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How Long Does Suboxone Stay in Your System? (Urine, Hair, Blood)

Suboxone is detectable in your body for up to 90 days.

how long is suboxone detectable in your system

Suboxone contains both buprenorphine, a long-acting partial opioid agonist, and naloxone, a fast-acting opioid antagonist. Buprenorphine is the active ingredient that minimizes opioid withdrawal and prevents craving and relapse to opioid use, and naloxone prevents people from tampering with the medication. On its own, naloxone metabolizes out of the body in 6 days, except for hair, which retains some trace for up to 90 days. Buprenorphine, however, has metabolites that remain detectable in the blood and saliva for 3 days, urine for 6 days, and hair for up to 90 days.

Suboxone Combines Very Different Medicines

Suboxone is a Medication for Addiction Treatment (MAT) that helps people struggling with opioid use disorder (OUD). In the short term, it alleviates uncomfortable withdrawal symptoms. However, when taken daily over months or years, it reduces craving and helps people stay abstinent fom opioids. It also helps people feel physically and emotionally stable, so they can focus on rehabilitation and counseling.[1] It is a combination of buprenorphine and naloxone in about a 4 to 1 ratio.

People who take Suboxone usually take a dose between 8 and 16 mg per day, once daily, when they are stabilized on it. However, depending on your needs, you may take two or three smaller doses per day, or you may take a dose every other day.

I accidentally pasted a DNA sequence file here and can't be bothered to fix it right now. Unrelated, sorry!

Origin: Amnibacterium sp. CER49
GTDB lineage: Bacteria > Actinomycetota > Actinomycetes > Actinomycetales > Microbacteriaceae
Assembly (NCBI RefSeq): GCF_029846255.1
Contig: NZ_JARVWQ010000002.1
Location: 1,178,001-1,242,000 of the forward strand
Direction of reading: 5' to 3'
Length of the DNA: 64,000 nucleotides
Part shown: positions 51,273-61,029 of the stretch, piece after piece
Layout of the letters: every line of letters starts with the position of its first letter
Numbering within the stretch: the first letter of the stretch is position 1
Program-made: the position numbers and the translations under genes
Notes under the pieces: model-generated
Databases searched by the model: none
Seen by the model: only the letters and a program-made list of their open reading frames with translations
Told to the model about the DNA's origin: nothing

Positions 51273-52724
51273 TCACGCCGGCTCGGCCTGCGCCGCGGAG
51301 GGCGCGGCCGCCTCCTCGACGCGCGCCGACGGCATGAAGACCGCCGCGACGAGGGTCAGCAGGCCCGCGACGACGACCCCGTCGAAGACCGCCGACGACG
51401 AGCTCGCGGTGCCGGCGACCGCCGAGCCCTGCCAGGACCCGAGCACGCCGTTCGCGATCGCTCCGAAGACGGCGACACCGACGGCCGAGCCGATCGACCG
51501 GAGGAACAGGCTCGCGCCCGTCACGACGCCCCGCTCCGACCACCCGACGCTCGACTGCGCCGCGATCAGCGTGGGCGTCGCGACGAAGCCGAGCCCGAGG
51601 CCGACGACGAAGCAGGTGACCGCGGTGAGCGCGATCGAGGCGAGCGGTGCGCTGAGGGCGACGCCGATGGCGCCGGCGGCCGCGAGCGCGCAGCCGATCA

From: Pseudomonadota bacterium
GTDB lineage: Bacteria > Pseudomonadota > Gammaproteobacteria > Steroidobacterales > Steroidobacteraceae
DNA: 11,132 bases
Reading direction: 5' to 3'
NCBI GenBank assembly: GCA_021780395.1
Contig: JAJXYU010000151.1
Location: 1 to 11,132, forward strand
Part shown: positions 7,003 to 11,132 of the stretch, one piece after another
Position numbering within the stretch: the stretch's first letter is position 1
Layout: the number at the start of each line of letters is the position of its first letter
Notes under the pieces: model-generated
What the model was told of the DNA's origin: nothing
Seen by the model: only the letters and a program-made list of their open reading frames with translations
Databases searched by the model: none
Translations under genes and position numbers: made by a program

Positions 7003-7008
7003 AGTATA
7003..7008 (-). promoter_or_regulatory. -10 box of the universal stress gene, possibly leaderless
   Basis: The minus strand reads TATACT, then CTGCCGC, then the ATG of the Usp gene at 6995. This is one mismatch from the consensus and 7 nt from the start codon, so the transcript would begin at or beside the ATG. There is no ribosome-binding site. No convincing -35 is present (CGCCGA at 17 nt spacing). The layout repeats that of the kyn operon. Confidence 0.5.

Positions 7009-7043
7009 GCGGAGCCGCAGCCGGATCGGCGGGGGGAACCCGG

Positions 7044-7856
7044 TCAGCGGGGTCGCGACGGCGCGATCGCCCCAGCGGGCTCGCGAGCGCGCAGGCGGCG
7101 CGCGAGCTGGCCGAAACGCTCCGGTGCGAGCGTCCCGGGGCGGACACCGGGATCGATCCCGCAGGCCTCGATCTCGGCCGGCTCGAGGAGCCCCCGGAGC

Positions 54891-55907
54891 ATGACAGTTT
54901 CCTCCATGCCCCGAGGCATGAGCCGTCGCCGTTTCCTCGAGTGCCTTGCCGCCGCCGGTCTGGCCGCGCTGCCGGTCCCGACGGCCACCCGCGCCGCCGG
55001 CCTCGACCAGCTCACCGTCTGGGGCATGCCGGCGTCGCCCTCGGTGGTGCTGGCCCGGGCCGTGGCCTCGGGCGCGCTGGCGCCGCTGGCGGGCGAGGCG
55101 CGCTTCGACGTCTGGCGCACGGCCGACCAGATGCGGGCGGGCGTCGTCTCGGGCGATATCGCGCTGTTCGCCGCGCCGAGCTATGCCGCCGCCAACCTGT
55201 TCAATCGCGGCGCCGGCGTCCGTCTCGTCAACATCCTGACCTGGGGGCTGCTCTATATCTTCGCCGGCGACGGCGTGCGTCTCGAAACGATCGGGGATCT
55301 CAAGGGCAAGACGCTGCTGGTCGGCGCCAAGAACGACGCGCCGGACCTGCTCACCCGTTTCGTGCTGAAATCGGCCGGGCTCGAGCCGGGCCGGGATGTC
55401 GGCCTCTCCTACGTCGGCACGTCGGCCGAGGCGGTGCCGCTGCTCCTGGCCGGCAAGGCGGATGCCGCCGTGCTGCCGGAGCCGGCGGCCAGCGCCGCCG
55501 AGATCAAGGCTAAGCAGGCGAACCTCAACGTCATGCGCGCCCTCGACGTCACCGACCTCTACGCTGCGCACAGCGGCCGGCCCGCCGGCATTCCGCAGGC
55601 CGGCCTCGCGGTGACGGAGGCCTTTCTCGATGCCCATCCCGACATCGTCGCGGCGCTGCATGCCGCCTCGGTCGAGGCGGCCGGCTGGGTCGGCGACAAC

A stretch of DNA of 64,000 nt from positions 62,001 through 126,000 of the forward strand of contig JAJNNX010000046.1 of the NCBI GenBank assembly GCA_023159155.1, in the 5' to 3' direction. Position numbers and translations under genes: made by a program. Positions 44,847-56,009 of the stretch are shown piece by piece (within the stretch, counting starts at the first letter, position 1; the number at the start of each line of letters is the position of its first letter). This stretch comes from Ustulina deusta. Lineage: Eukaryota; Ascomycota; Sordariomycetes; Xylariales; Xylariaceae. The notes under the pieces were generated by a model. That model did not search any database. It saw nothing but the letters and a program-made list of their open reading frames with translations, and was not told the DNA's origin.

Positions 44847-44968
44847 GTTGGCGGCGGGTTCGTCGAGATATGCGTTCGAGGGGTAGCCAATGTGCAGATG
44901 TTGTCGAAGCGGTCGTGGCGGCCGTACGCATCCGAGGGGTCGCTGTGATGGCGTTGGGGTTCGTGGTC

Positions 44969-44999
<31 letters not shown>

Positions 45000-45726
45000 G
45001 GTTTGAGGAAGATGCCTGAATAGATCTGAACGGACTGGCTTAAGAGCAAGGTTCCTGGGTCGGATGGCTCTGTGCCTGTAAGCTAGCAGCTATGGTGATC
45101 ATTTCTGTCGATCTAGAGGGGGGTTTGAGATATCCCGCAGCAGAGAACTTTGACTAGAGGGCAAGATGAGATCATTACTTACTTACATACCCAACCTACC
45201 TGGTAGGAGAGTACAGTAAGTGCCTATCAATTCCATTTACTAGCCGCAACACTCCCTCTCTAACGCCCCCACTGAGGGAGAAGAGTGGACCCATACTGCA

Buprenorphine’s half-life is 25 to 72 hours, and it remains detectable for much longer. Naloxone metabolizes out of the body much faster (usually within minutes or hours), but metabolites can remain detectable in some cases.

Different parts of your body will eliminate Suboxone’s components at different rates. This article discusses the average timelines for buprenorphine and naloxone.

Buprenorphine: Long-Acting Partial Opioid Agonist

Peak effects from buprenorphine typically occur between 8 and 12 hours after you’ve taken the sublingual dose. It allows you to go through your day without feeling cravings or withdrawal symptoms.[2] The drug’s mean half-life is listed as about 30 hours, but if you metabolize it more slowly, the half-life can be as long as 72 hours (3 days).

  • Blood: Buprenorphine is detectable in your blood between 1 and 3 days (24 to 72 hours), with 2 days (48 hours) being the average time. Blood tests have a shorter detection window than urine tests, and they are more invasive, so they are less frequently used. But they are the most accurate way to measure whether buprenorphine might still be active in your brain.

  • Saliva: Buprenorphine can be detected in your saliva for up to 3 days after you have stopped taking it.[3]

  • Urine: While most buprenorphine is eliminated through feces, some of it is eliminated through urine. In urine, metabolites can be detected for up to 6 days.

  • Hair: Drugs can be detected in your hair for months after you stop taking them, since metabolites will enter the follicle and exit as your hair grows. This means your hair has signatures of certain medications or illicit drugs as you consume them or quit. Buprenorphine can remain detectable in your hair for up to 90 days (3 months), but this can also depend on the hair segment.[4]